Profit warning takes bite off Snackhouse

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The Independent Online

Snackhouse, the British food manufacturer, said yesterday it had suffered a "disappointing interruption" to growth, with what should have been its most profitable trading period hit by fierce competition and the loss of a major contract. Its ambitions to expand into niche snack markets would suffer, it said.

Snackhouse, the British food manufacturer, said yesterday it had suffered a "disappointing interruption" to growth, with what should have been its most profitable trading period hit by fierce competition and the loss of a major contract. Its ambitions to expand into niche snack markets would suffer, it said.

Shares in the company yesterday hit a three-year low of 31p, following a profits warning. They closed down from 44.5p, to value the company at around £13.8m

Last year Snackhouse, formerly known as Bensons Crisps, acquired Country Harvest and K Snack Foods to lessen its dependence on the shrinking potato crisp market and instead broaden its range of organic and low-fat snacks.

In July it trumpeted a 14 per cent growth in first-half profits, up from £0.9m to £1.03m, but saw its successes undermined by the price-led promotions launched by larger rivals such as Walkers Crisps. The company's Simpsons snack range, based on the cartoon series, was also overshadowed by the popularity of Pokémon snacks made by KP Foods. Last month the company suffered another setback when an undisclosed retailer withdrew from a major contract.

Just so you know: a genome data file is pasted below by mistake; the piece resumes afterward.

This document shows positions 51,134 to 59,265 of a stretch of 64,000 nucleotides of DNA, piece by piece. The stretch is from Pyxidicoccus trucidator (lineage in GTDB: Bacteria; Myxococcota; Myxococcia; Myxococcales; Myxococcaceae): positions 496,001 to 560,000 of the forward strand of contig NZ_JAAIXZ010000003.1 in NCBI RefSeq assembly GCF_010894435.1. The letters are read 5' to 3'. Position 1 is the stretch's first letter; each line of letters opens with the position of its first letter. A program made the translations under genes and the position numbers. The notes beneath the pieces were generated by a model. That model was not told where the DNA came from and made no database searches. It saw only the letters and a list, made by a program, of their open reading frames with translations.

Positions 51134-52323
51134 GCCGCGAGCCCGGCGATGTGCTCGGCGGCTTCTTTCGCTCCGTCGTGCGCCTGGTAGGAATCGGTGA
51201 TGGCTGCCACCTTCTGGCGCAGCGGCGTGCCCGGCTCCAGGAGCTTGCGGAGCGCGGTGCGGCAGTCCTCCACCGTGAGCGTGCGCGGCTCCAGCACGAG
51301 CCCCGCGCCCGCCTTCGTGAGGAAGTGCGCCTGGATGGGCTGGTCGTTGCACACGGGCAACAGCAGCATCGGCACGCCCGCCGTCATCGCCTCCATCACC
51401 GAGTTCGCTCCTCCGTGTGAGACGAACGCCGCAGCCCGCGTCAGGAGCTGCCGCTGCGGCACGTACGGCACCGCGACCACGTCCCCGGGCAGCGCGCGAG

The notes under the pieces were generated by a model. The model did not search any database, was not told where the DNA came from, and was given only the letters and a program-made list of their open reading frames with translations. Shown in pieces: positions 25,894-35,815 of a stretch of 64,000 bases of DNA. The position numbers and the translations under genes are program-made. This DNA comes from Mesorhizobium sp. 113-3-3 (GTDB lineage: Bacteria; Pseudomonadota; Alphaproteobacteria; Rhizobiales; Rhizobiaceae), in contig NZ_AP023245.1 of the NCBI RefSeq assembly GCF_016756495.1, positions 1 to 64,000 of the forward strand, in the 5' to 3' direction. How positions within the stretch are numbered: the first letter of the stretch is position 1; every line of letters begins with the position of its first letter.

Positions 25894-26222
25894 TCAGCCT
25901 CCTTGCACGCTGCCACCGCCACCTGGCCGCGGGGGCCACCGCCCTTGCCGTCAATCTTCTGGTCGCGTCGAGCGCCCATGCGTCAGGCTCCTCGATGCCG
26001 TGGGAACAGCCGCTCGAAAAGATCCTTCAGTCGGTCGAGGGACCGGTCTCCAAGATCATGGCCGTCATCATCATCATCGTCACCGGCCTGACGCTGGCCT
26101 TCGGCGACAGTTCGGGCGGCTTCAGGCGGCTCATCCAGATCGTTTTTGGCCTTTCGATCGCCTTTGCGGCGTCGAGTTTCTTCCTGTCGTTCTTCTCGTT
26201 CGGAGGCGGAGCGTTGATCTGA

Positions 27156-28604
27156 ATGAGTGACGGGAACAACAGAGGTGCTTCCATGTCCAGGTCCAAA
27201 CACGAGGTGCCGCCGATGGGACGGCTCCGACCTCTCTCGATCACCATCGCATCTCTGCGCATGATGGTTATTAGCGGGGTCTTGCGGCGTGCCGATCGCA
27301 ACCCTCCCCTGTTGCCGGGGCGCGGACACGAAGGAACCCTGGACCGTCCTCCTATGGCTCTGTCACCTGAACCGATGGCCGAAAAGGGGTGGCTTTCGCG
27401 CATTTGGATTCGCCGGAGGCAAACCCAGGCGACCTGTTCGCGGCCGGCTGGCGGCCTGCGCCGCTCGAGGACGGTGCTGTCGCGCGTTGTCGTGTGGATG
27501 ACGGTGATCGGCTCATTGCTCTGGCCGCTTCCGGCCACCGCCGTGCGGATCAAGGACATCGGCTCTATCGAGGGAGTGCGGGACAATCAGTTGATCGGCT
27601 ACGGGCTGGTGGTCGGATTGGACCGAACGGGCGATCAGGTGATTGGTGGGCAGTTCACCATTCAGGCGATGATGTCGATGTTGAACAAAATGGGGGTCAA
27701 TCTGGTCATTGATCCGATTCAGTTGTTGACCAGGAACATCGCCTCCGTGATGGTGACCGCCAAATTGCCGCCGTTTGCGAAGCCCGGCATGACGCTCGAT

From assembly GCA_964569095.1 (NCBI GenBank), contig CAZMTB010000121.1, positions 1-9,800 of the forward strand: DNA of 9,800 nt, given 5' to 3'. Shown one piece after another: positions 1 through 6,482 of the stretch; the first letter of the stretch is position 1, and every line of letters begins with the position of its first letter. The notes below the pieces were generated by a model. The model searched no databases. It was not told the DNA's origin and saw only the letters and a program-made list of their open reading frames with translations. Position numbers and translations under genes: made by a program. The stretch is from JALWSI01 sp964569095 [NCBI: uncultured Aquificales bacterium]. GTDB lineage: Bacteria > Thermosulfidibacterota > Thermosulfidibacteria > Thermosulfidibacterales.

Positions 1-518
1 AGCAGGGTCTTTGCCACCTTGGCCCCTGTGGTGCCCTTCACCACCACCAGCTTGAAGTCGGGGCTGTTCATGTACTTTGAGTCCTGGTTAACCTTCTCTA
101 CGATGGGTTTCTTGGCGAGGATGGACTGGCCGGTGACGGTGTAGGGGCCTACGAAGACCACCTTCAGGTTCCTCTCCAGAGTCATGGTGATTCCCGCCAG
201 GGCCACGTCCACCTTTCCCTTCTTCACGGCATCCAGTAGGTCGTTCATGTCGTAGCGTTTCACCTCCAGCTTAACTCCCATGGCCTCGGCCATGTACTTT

Neil Hopkins-Coman, managing director, said: "We are particularly disappointed by the loss of this contract with one of the major retailers, who pulled out the day before [we signed] ... responding to the way that other retailers had changed their offerings."

Snackhouse intends to pursue its strategy of acquisitive development, he said, but added: "What we are now facing, with the share price being depressed, is a more difficult execution."

Commercial director Adrian Luckham had resigned and would not be replaced, said the company yesterday.

One analyst at the company's brokers Peel Hunt, said: "I don't think the [acquisition] strategy has been derailed. A lot will depend on what comes up in this area. Snackhouse is not going to pay silly money but it has to be opportunistic because inevitably, attractive deals come along when you are least prepared."

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